One of the great gifts of my first master’s degree was the chance to have conversations with Cicero.
Unlike most students, I read his letters first. Not the speeches, rich and looping clauses by a man always insecure that people wouldn’t think as highly of him as he craved, a man from the country and no particular family who fell in love, even more than the city’s bluest-blood, with the dignity and the grandeur of Rome. I read the letters. The uncertainties of a man grappling with cultural change, both on the personal level – never fully accepted by the old families, desperate not to be an outsider – and the epic – the collapse of a way of government, a system of society, a national self-image. He loved the Republic more deeply than anyone around him, believed in it utterly, and couldn’t see how it had already fallen apart. He died, in the end, for an illusion he loved and believed in more than the people at its core did. Naive and beautiful and tragic.
He was proud of his son Marcus the younger, who did well, with the advantages of his father’s career. But he adored his daughter Tullia, clearly the one who’d inherited his genius, the one who in a more equal society would have dazzled like starlight, and not died young. He fell apart in clichéd extremes of midlife crisis when she died. He was a derivative philosopher, an awful poet, and one of the finest orators in all of history. He collected art because it was what was done. He was fragile, flawed, human, incandescent.
I had conversations with him, across the tissue of space and time that separated us. With books and – however little on my part – a common tongue, our minds could touch, across all that. Logically the conversation was not reciprocal, but subjectively, it always was.
I felt that tissue again last year – the one that separates us from somewhere Other even as it grows thin enough to let the light shine through – when I got my little printed filigree skull from a Kickstarter project. It is barely a wisp of a thing, near-weightless, small enough to be cradled in the hand, knowing and intricate. It’s a thing that can only be held gently; it’s just like holding a whisper of the future. I blogged about it when I saw why it makes sense for libraries to support makerspaces.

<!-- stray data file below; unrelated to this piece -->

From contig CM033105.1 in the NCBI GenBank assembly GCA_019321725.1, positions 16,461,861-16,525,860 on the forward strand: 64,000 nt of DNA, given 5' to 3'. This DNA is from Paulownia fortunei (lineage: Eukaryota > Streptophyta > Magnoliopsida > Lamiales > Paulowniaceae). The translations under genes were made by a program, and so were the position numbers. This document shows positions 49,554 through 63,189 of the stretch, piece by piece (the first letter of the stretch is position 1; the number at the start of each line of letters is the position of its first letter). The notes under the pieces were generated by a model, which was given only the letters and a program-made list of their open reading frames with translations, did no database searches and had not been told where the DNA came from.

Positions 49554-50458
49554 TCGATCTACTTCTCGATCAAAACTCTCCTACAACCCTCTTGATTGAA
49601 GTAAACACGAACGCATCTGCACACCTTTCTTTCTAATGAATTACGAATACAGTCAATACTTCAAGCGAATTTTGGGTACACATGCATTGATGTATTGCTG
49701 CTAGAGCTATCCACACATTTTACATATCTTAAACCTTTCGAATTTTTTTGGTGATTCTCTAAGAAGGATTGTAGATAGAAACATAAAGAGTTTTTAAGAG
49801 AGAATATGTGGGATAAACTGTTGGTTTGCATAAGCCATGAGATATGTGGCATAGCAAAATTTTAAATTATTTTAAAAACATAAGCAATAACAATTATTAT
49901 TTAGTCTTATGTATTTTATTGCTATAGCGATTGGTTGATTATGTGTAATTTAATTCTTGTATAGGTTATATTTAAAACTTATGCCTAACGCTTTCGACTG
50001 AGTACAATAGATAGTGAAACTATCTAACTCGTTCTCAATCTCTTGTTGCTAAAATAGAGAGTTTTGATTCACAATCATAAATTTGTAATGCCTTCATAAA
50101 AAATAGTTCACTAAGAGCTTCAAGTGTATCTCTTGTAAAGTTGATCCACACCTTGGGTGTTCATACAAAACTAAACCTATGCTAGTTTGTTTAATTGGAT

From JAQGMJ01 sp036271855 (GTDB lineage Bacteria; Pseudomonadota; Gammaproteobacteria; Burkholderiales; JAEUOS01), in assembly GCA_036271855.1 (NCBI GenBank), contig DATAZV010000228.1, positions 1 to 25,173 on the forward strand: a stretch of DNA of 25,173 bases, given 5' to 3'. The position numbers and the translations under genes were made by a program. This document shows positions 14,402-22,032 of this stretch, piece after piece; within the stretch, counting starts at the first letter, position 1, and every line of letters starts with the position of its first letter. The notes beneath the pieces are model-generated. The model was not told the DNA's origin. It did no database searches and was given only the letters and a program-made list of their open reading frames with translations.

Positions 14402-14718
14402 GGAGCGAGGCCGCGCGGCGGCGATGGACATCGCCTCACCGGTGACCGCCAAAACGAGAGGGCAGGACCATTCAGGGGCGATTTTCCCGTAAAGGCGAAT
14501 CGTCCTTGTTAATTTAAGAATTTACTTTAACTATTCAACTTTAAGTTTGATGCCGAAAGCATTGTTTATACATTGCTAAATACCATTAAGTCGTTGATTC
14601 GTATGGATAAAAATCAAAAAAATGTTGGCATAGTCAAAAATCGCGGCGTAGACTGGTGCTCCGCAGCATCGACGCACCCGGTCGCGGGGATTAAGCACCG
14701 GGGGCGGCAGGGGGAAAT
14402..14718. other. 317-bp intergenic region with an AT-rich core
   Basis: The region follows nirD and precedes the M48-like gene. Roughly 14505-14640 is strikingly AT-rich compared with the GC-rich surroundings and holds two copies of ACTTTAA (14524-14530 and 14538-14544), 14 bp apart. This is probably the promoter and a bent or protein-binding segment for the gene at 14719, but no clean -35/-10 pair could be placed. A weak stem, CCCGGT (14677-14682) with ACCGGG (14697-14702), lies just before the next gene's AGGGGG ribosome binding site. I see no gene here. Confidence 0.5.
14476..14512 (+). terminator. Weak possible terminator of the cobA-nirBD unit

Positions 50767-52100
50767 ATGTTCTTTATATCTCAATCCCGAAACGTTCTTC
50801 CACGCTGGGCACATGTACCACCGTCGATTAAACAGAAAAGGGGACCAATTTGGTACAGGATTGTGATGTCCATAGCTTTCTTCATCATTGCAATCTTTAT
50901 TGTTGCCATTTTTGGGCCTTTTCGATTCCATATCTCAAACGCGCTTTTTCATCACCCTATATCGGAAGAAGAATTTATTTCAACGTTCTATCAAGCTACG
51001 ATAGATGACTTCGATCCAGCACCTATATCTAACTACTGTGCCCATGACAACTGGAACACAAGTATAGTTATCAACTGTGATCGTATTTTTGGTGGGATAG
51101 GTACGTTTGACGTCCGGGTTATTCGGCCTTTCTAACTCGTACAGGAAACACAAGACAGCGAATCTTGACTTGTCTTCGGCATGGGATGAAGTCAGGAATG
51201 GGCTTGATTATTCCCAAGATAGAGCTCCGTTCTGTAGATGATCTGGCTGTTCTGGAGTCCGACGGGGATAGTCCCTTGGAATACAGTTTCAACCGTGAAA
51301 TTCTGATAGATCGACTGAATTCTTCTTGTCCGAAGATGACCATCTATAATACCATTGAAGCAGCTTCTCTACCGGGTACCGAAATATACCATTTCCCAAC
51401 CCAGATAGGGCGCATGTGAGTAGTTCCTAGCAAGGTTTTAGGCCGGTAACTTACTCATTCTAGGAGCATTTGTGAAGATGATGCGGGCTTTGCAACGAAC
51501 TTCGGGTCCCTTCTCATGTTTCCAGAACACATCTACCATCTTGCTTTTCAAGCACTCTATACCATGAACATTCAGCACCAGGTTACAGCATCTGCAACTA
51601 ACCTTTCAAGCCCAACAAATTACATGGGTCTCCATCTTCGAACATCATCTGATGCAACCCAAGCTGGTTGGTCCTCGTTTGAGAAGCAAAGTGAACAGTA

Because what it’s about – what I didn’t realize when I wrote that post – is the tissue.
I believe that professional philosophies aren’t things you should write as school capstones, as a student theorizing ideas of how your practice will someday be. Professional philosophies should emerge from experience, from data and reflection and discovery. So here is the second plank in my philosophy of librarianship: libraries are liminal spaces.
It isn’t just that libraries enrich lives and expand horizons by enabling connections between people and information, or between people around information. They do, and it’s central, but it’s not just that. If it were just that we wouldn’t have grand high-ceilinged reading rooms, wall-to-wall with books as talismans. We wouldn’t feel something catch in our throats at the romance of two-story ladders sliding on tracks around a room of shelves. No one would be passionately upset about these spaces being removed to make way for something more modern, more interactive, louder.
Because these rooms paved in shelving and reverence? They, too, are a form of liminal space. A space where the walls separating us from some other world grow thin as tissue and invite us to see.
Connections between people and information aren’t just about the information. They’re about the way new ideas attenuate walls to tissue, give us the chance to step sideways into other worlds.
There are universes upon universes upon universes out there, a step away from our hearts and minds. There’s an orator in Formiae dying for his articles of faith, a future we can make tangible from polymer and dreams. There’s children’s story time and Scan Jose, just waiting for the walls to be made tissue, for us to look beyond.